Diana Butler Bass, who will be the featured speaker at our diocesan convention at the end of next month, did an online chat today for The Washington Post.
I was particularly intrigued by this answer:
I do not believe that there are only two sides in this dispute — I can identify five distinct groups of Episcopalians.
Yes, there are two parties in tension: Old-line liberals and radicalized conservatives. This is the fight we most often read about in the media. However, you point out a third possibility, a centrist party that is trying to navigate between the two extremes (Bishop Peter Lee in Virginia would represent the centrists). From my own research, you are right. The extremes aren’t the whole story.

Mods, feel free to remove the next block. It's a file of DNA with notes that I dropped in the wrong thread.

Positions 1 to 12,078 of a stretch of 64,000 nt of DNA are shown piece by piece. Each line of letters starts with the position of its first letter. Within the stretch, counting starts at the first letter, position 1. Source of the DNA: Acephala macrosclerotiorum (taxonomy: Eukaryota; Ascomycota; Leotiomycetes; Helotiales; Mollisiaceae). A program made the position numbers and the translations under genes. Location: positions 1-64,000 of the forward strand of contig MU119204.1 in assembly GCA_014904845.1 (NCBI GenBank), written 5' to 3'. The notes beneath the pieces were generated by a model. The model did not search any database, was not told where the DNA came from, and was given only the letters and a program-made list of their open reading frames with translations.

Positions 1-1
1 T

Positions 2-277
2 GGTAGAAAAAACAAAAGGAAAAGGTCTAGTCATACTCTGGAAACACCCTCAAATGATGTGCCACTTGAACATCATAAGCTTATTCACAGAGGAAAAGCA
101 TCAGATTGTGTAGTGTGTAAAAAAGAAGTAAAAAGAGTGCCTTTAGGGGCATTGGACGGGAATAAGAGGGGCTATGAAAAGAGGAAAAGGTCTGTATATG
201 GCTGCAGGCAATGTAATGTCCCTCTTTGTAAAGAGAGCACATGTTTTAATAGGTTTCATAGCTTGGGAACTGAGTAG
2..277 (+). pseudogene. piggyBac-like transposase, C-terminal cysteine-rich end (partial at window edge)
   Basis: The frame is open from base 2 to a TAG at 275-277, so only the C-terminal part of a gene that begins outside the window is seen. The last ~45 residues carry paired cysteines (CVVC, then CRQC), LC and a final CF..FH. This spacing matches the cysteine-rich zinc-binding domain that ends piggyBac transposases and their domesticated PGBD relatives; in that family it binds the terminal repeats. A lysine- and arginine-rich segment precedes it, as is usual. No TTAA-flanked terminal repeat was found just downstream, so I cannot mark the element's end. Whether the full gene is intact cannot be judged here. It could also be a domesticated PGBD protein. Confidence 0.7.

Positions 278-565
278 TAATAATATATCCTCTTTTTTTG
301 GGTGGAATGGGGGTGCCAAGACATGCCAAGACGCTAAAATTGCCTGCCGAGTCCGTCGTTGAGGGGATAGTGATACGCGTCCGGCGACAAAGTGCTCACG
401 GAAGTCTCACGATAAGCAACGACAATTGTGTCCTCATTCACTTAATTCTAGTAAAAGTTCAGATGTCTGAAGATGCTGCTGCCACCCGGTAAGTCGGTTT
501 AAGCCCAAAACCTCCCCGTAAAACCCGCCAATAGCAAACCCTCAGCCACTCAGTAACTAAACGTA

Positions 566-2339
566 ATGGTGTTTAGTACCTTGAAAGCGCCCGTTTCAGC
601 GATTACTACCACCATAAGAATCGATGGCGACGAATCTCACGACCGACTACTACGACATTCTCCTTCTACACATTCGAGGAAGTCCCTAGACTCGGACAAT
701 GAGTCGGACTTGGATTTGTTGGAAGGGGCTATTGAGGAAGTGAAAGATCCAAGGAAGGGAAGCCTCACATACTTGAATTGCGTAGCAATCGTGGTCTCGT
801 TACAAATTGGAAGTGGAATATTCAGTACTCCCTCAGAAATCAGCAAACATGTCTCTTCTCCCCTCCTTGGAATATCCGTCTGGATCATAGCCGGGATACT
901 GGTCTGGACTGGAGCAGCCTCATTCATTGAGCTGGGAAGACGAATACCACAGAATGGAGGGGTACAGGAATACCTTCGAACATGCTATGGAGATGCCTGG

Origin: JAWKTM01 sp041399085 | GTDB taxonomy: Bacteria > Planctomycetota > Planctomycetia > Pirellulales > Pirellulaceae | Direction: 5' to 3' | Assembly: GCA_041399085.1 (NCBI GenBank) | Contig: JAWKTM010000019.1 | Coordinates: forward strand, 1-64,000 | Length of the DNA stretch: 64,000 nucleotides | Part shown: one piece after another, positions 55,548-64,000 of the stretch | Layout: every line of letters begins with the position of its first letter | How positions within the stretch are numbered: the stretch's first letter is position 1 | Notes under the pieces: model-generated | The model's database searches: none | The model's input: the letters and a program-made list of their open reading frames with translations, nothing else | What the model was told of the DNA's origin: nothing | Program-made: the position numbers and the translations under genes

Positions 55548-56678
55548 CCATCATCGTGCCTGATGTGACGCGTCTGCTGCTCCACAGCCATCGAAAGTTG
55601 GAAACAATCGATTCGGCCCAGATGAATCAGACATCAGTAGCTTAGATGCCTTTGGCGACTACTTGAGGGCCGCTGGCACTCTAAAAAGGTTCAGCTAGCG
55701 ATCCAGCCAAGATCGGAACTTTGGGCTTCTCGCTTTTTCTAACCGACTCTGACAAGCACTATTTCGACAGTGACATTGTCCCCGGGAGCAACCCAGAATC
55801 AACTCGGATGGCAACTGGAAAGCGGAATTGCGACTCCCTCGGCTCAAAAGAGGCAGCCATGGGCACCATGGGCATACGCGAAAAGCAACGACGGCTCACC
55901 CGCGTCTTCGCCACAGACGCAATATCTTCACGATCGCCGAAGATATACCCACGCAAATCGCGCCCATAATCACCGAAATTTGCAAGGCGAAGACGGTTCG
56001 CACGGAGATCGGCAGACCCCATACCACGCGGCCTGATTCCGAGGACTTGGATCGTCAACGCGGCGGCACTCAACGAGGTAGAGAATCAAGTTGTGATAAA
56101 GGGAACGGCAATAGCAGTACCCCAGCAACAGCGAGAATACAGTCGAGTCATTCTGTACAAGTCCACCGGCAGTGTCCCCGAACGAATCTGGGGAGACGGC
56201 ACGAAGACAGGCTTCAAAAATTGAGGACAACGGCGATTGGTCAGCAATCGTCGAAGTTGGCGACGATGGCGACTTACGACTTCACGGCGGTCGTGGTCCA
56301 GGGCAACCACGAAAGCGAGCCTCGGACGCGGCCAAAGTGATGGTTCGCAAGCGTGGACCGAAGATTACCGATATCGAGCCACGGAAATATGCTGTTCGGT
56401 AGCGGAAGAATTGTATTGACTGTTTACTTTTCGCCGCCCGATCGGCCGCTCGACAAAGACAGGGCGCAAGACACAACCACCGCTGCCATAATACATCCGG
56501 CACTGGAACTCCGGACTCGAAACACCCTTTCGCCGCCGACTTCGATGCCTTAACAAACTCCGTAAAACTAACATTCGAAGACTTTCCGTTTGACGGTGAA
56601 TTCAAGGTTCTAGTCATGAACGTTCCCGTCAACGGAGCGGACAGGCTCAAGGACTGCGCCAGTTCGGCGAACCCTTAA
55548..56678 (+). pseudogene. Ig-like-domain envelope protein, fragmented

However, there are two additional groups, and these two are far less noticed. I refer to these groups (they don’t have a clear “party” identity) as “progressive pilgrims” and “emergent conservatives.” These two groups tend to see “issues” like this one as secondary concerns to the practice of Christian faith and are more concerned with things like the practice of hospitality, living forgiveness, practicing reconciliation, learning to pray, feeding the hungry, caring for the environment, and maintaining the Anglican practice of comprehensiveness (being a church of the “middle way”). They may lean slightly left or slightly right on “issues,” but reject partisan solutions to theological problems. Both progressive pilgrims and emergent conservatives are far more interested in unity than uniformity; and they appreciate diversity in their congregations as a sign of God’s dream for humanity to live in peace.